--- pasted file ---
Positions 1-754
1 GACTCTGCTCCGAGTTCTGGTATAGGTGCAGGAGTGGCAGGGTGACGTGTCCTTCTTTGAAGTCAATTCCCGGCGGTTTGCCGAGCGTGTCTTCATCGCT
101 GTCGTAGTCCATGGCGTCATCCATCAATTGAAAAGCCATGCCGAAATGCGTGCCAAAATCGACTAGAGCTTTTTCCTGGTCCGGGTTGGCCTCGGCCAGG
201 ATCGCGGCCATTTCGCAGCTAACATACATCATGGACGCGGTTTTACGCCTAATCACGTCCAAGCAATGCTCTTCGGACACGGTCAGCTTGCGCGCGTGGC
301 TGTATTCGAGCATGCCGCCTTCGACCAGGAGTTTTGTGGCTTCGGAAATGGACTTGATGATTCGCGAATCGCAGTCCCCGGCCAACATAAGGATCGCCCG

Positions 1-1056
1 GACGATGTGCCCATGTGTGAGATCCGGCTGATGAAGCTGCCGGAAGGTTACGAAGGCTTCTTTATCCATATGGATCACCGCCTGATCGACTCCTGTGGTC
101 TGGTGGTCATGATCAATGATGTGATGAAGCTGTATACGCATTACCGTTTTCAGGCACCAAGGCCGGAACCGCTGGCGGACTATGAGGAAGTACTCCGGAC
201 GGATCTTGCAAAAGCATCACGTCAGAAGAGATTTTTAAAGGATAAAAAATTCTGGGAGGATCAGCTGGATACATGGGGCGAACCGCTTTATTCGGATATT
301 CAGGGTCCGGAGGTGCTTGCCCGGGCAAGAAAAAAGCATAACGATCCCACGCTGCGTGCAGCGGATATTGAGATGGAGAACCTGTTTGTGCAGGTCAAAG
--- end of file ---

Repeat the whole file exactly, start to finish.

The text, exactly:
Positions 1-754
1 GACTCTGCTCCGAGTTCTGGTATAGGTGCAGGAGTGGCAGGGTGACGTGTCCTTCTTTGAAGTCAATTCCCGGCGGTTTGCCGAGCGTGTCTTCATCGCT
101 GTCGTAGTCCATGGCGTCATCCATCAATTGAAAAGCCATGCCGAAATGCGTGCCAAAATCGACTAGAGCTTTTTCCTGGTCCGGGTTGGCCTCGGCCAGG
201 ATCGCGGCCATTTCGCAGCTAACATACATCATGGACGCGGTTTTACGCCTAATCACGTCCAAGCAATGCTCTTCGGACACGGTCAGCTTGCGCGCGTGGC
301 TGTATTCGAGCATGCCGCCTTCGACCAGGAGTTTTGTGGCTTCGGAAATGGACTTGATGATTCGCGAATCGCAGTCCCCGGCCAACATAAGGATCGCCCG

Positions 1-1056
1 GACGATGTGCCCATGTGTGAGATCCGGCTGATGAAGCTGCCGGAAGGTTACGAAGGCTTCTTTATCCATATGGATCACCGCCTGATCGACTCCTGTGGTC
101 TGGTGGTCATGATCAATGATGTGATGAAGCTGTATACGCATTACCGTTTTCAGGCACCAAGGCCGGAACCGCTGGCGGACTATGAGGAAGTACTCCGGAC
201 GGATCTTGCAAAAGCATCACGTCAGAAGAGATTTTTAAAGGATAAAAAATTCTGGGAGGATCAGCTGGATACATGGGGCGAACCGCTTTATTCGGATATT
301 CAGGGTCCGGAGGTGCTTGCCCGGGCAAGAAAAAAGCATAACGATCCCACGCTGCGTGCAGCGGATATTGAGATGGAGAACCTGTTTGTGCAGGTCAAAG